HAYS COUNTY, Texas (KXAN) — The Hays County District Attorney’s retirement opened the door for two candidates hoping to replace him. Democrat Kelly Higgins beat out Republican David Puryear for the seat by garnering 53.06% of the vote (46,299 votes). Puryear got 46.94% of the vote (40,956 votes).
Higgins wrote on social media, “Not only did I win my race, but Democrats all but swept the county. Now we will have a majority on the Commissioner’s Court. And that means I can expect support for the changes I’ve promised.”
One of the topics Higgins has to navigate now is whether to prosecute marijuana cases in the rest of the county since San Marcos voters chose to decriminalize low-level marijuana possession Tuesday night.
Hays County — which includes the cities of San Marcos, Kyle, Dripping Springs, Buda and the surrounding areas — has been represented by Wes Mau, R-Texas, since his appointment as district attorney in 2014.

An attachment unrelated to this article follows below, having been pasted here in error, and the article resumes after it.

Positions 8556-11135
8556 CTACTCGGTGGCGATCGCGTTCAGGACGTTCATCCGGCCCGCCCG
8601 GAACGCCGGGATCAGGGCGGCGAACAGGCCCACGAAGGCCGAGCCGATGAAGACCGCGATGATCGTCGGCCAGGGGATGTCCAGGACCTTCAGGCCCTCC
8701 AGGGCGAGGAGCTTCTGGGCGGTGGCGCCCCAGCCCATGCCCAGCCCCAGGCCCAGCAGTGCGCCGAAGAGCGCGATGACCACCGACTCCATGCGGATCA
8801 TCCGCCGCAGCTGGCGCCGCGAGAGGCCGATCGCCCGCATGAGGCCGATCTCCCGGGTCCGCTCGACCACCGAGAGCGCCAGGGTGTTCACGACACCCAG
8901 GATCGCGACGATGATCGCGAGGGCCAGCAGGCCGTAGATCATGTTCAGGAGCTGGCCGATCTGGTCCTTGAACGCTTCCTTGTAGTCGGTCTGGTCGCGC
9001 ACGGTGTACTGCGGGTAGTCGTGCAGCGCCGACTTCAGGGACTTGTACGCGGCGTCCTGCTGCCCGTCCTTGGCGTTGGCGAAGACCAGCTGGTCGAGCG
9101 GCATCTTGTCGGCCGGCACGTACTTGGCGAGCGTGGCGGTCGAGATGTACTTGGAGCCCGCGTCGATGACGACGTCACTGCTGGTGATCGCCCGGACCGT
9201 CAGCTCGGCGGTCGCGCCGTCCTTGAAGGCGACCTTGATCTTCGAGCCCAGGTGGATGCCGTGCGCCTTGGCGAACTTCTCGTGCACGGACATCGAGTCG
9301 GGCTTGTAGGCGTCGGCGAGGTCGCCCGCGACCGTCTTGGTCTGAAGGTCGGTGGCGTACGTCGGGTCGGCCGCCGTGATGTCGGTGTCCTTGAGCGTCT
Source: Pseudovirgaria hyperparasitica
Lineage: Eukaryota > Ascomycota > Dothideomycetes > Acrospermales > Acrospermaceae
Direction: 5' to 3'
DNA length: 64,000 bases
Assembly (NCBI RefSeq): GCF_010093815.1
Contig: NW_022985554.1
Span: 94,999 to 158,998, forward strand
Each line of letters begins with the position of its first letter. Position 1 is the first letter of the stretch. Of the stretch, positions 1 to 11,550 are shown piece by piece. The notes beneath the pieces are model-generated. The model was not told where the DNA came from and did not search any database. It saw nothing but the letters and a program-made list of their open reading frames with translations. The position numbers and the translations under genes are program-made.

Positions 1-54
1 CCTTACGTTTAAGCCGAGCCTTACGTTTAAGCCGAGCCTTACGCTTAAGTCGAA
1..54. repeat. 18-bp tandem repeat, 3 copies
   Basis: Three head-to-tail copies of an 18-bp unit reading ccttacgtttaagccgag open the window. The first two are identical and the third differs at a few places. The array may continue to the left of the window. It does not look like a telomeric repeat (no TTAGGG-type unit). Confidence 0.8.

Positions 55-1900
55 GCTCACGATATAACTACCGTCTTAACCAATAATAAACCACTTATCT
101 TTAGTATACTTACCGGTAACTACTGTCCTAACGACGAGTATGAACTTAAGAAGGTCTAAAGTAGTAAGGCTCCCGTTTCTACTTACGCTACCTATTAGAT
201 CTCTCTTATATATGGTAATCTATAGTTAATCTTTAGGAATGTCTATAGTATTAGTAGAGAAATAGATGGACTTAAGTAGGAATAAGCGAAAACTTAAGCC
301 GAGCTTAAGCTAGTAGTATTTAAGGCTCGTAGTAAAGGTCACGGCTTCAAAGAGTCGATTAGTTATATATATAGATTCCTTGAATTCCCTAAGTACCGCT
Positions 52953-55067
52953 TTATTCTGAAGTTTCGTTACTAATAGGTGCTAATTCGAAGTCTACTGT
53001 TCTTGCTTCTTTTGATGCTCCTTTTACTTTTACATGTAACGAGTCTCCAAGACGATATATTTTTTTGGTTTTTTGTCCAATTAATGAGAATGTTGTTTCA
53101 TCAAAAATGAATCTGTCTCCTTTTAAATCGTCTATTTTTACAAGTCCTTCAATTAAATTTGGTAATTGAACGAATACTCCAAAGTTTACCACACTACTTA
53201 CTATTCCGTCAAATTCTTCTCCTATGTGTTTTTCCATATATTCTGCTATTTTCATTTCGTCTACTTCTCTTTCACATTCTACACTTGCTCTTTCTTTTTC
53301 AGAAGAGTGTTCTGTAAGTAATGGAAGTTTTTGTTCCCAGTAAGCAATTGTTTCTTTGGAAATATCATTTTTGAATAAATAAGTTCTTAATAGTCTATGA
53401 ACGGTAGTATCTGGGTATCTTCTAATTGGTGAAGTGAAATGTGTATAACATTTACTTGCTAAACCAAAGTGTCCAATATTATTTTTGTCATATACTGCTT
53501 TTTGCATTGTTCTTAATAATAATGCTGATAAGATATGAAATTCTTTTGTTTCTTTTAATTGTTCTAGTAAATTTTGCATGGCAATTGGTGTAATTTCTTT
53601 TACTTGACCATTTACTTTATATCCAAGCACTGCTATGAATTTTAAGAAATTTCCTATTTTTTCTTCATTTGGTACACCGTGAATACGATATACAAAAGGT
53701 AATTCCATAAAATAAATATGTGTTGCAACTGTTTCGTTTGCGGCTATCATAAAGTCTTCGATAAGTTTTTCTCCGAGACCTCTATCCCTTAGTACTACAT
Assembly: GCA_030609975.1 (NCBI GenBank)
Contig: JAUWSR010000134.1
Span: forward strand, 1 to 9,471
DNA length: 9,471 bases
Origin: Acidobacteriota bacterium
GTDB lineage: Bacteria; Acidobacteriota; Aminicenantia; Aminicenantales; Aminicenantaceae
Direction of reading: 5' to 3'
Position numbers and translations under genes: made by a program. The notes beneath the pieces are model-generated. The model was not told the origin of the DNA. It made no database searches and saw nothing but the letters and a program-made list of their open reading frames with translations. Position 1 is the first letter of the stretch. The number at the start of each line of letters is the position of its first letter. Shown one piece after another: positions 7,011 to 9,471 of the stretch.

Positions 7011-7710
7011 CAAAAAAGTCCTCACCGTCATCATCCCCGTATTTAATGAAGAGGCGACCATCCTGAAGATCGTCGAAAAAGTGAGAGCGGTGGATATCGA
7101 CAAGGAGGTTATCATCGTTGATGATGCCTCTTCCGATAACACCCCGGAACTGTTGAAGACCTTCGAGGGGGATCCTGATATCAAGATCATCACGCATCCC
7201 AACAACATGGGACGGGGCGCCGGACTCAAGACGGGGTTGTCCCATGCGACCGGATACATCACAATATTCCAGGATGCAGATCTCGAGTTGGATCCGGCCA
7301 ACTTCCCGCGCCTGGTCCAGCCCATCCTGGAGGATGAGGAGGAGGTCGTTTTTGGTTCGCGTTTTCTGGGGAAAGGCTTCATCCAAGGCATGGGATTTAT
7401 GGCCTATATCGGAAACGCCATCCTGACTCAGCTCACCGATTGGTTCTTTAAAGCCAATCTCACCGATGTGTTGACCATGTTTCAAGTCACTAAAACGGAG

Puryear has served nearly four decades in the criminal justice system as both a prosecutor and a judge. His focus lies in public safety, such as the reinforcement of drug-related laws, forming an Anti-Fentanyl Prosecution Team, and eliminating the backlog of pending criminal cases.
“I will be fair but tough on all violent crime offenders, drug traffickers, and repeat offenders, to tackle the influx of crime from surrounding areas,” the Republican candidate stated on his campaign website.
Higgins was the more progressive candidate. His goals include establishing mental health courts for nonviolent offenses and opposing the use of Hays County resources to prosecute abortion cases. He said he does not plan to prosecute “cases of simple possession of cannabis in Hays County.”
The longtime criminal defense attorney is also very critical of current practices of the local attorney’s office and seeks to reform the system, according to his campaign website.
“I am running to bring a sea change to the District Attorney’s Office in Hays County. I am running to bring a progressive vision to our county, a vision of justice, proportion, and fair play,” Higgins’ website stated.